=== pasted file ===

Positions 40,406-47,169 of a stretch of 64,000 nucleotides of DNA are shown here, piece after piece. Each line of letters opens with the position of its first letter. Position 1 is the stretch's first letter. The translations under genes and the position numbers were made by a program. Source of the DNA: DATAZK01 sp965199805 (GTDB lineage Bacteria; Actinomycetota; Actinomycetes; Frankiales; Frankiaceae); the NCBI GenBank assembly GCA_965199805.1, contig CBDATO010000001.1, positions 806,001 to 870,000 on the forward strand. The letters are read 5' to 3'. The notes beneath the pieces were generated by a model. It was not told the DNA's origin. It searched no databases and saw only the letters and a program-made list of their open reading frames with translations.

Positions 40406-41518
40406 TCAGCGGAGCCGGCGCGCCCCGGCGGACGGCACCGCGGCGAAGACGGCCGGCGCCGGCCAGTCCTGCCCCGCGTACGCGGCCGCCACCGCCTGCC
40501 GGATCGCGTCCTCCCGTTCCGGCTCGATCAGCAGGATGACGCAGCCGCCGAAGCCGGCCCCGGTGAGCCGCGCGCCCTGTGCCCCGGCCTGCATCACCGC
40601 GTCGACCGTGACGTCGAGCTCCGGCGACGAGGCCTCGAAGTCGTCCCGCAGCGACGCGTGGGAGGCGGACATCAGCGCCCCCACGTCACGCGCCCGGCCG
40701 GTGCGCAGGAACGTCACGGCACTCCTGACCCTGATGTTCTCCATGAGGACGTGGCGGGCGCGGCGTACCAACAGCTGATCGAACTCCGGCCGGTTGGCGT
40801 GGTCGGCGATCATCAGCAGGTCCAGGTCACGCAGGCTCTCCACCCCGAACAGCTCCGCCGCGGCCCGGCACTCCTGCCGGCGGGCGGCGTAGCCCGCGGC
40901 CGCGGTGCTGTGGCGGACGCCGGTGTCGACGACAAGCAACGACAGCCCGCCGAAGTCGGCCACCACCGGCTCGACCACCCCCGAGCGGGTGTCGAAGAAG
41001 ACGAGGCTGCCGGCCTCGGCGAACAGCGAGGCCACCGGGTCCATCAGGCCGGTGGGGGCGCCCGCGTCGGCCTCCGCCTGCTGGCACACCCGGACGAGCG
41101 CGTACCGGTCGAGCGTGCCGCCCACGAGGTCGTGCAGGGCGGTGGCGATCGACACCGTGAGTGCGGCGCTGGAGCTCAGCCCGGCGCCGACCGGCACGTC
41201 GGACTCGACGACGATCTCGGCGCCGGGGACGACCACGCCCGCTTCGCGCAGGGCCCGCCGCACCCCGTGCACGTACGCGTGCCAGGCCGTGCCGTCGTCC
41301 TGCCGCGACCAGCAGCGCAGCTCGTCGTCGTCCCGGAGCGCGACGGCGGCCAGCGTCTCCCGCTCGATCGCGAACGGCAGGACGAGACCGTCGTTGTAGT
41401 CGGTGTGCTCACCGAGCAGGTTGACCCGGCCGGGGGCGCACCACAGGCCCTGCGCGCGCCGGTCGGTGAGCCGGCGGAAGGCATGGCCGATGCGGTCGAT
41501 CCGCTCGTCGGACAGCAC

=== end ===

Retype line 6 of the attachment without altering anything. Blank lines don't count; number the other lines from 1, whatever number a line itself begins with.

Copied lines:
40701 GTGCGCAGGAACGTCACGGCACTCCTGACCCTGATGTTCTCCATGAGGACGTGGCGGGCGCGGCGTACCAACAGCTGATCGAACTCCGGCCGGTTGGCGT